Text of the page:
Willow Pattern Plates

Help us find #myblueandwhite!

Girl making Willow Pattern Plates

Earlier this year Tees Valley Arts worked with River Tees Re-discovered to provide artistic engagement at the “Welcome Aboard” community launches held in Middlesbrough, Darlington, Stockton, Hartlepool and Redcar.

Artists Adrian Moule and Emily Hesse were commissioned and developed our River Tees Willow Pattern engagement, where participants were encouraged to interpret the River Tees informed by the traditional willow pattern.

Infographic: Zoe Bishop; Icon Gender Neutral by Matt Brooks from the Noun Project

Just shy of 300 people made plates and took there home and now we’re asking you to tell the story of the plate you made or have been given by sending us a photo via social media using the #myblueandwhite:

Filed under: News, Projects, River Tees Rediscovered, Willow Pattern PlatesTagged with: , , , , , , , , ,

River Tees Rediscovered Willow Pattern Engagement Launched

Middlesbrough Pottery Willow Plate

164 individual engagements, 90 plates made

that’s just the first of five community launches planned for the River Tees Rediscovered Landscape Partnership.

River Tees Rediscovered Willow Pattern Plates

Working with Middlesbrough born artist Emily Hesse, regular Tees Valley Arts contributor and artist Adrian Moule, we facilitated a collaboration that created the River Tees Rediscovered Willow Pattern Plate engagement.

By reflecting on the long history of pottery production in the Tees Valley and, in particular, its instrumental role in the development of Middlesbrough as a town through the establishment of the Middlesbrough Pottery in 1831. We provided the means to create an artistic intervention that would enable people to both express themselves and create something intrinsically useful.

The Willow Pattern is a distinctive and elaborate pattern developed by Thomas Minton in around 1790 and was an English imitation of Chinese porcelain imported during the mid-eighteenth century. Mostly blue and white, though other colours were used, it always featured both a river, a bridge and a person.

Examples of the pottery, with the willow pattern, produced by Middlesbrough Pottery are important enough to be included in the collection of the Victoria and Albert Museum:

Pickle Dish by Middlesbrough Pottery in the Victoria and Albert Museum Collection
© Victoria and Albert Museum, London. This credit line represents the ‘Trustees of the Victoria and Albert Museum’ (a non-departmental public body established by the National Heritage Act 1983.)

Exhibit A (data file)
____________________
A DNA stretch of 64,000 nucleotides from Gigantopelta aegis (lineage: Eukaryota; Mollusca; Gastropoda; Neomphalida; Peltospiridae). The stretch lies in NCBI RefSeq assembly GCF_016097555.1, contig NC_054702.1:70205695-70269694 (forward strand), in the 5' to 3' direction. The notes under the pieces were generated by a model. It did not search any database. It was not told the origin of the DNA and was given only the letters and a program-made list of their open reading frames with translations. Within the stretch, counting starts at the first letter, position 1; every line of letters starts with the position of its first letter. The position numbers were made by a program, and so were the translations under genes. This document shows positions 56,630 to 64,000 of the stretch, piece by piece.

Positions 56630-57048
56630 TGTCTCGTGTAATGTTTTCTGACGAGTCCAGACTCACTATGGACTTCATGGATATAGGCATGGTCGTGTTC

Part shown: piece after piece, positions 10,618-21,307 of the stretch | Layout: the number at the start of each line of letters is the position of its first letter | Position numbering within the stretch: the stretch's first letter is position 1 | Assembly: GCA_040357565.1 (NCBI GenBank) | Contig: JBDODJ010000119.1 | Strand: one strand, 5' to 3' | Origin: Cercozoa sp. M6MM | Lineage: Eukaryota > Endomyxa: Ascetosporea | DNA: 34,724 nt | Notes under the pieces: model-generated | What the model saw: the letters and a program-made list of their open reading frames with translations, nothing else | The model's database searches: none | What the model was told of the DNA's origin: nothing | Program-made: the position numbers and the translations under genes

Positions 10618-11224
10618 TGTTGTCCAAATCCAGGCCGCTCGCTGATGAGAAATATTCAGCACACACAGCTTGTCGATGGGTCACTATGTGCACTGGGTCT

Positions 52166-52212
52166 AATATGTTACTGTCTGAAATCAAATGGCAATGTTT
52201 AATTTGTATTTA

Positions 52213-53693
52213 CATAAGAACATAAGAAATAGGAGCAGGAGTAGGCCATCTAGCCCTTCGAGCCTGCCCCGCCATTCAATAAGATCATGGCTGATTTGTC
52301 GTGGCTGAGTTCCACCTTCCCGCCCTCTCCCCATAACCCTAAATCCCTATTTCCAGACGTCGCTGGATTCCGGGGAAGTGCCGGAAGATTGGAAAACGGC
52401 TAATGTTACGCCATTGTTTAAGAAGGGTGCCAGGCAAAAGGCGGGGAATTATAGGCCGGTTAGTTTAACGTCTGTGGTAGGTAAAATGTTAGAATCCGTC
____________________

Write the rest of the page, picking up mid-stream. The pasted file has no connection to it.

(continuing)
Emily and Adrian wanted people to realise their memories, their vision, their thoughts of the river, whilst creating something they could take home and eat off.

Middlesbrough Pottery Willow Plate
Middlesbrough Pottery Willow Plate, loaned from the private collection of James Beighton

We were fortunate enough to have a genuine Middlesbrough Pottery plate on hand to give inspiration to the participants thanks to the generous support of project volunteer James Beighton, former senior curator of mima and ceramics expert, who is currently undertaking a AHRC funded PhD at Teesside University.

The Process

Participants were encouraged to draw out their ideas on paper with printed circles, with photographs of plates made earlier by Emily and Adrian to use for inspiration before going on to mark their own plate with porcelain paint pens:

Couldn’t Make It? See what we got up to:

What Next?

Roll on the launch in South Park, Darlington, this Sunday, 11-3, where we hope to better our engagement numbers and let people think and realise their vision of the river in blue and white.

Followed by:

  • Ropner Park, Stockton / Saturday 28th February, 11-3pm;
  • Ward Jackson Park, Hartlepool / Saturday 14th March, 11-3pm
Filed under: News, Projects, River Tees Rediscovered, Willow Pattern PlatesTagged with: , , , , , , , , , , , , , ,

Launch #activitees for Middlesbrough River Tees Rediscovered

Pickle Dish by Middlesbrough Pottery in the Victoria and Albert Museum Collection

Come and join artists Adrian Moule and Emily Hesse to help us launch the five-year River Tees Rediscovered Landscape Partnership programme run by Groundworks NE and funded by the Heritage Lottery Fund.

From 11am to 3pm, today, at the Captain Cook Birthplace Museum in Stewarts Park you’ll be able to create your very own FREE willow pattern plate and tell us what you think about the River Tees.

Great activity for all the family and you even get to take your own creation home with you and fire into a plate you can eat off!

Poster

Filed under: Events, News, River Tees Rediscovered, Willow Pattern PlatesTagged with: , , , , , , , , ,